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Doctor of Philosophy




Edmund Goehring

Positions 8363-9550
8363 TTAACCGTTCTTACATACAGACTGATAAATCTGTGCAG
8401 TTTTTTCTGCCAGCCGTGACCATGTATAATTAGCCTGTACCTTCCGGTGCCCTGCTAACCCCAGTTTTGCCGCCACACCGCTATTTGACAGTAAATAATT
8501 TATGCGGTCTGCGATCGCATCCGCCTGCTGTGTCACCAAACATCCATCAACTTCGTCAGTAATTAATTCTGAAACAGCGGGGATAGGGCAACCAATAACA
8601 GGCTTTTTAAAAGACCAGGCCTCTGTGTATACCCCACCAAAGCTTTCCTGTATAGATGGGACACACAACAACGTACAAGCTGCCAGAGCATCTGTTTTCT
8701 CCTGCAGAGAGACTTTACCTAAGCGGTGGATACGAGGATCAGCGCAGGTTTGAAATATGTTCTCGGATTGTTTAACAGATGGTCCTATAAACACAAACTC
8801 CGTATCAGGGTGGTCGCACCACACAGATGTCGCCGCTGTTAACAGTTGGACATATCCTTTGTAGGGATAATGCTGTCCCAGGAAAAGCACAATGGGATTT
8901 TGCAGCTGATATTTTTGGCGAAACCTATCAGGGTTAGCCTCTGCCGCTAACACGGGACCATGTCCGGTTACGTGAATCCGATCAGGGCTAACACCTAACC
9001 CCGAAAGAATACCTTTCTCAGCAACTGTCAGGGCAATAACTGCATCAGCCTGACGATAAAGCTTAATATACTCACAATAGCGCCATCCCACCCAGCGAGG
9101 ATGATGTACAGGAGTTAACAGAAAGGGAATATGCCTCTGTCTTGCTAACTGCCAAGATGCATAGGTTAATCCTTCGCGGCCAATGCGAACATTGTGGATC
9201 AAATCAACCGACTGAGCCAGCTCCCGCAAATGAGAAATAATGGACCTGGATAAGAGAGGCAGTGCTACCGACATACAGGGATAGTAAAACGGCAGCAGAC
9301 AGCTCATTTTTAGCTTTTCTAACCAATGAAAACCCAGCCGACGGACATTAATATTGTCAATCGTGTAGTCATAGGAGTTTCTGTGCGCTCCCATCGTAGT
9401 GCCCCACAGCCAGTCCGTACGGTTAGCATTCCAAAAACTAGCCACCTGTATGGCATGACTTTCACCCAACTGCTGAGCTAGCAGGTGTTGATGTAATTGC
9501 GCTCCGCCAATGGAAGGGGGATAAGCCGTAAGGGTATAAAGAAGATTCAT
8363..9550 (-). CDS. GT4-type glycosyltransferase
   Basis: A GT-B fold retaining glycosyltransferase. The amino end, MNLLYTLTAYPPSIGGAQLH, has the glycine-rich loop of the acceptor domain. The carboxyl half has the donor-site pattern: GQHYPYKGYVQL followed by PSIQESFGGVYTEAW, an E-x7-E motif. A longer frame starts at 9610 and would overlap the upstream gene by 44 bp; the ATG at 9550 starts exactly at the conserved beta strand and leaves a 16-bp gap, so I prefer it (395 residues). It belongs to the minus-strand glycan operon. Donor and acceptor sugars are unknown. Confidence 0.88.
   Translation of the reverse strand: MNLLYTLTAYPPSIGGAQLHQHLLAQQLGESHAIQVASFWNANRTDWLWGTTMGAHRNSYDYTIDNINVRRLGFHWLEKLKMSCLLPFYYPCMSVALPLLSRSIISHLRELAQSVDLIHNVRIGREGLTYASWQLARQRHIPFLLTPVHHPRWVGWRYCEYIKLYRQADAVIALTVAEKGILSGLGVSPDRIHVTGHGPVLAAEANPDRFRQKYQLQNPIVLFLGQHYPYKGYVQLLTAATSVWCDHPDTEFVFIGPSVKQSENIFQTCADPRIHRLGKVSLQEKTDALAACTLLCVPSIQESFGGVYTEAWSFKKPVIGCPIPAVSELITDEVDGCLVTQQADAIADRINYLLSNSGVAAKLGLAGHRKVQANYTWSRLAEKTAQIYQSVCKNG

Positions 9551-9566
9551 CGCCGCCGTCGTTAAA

This dissertation maps the responses to the world premiere of Puccini’s La fanciulla del West (10 December 1910, Metropolitan Opera House, New York City). It seeks to arrive at a deeper understanding of the opera’s ambivalent reception in the New York City musical press. From the vantage point of national musical identity, it analyzes the argumentation of the reviews and articles in the New York City newspapers from 1905-1911 and determines the themes and patterns that connect them. It then places the critical commentary into the larger contexts of both the New York City opera field of 1910 and the discourse of the American Frontier Myth. Critics carefully negotiated conflicting views of personal, national, and musical identities in their assessments of this work. The early twentieth-century concern over the development of an American musical identity motivates much of the negative criticism about La fanciulla del West, while cosmopolitanism drives much of the positive criticism. The reviews offer a window into nativism and cosmopolitan nationalism in New York City musical life during the first decade of the twentieth century.

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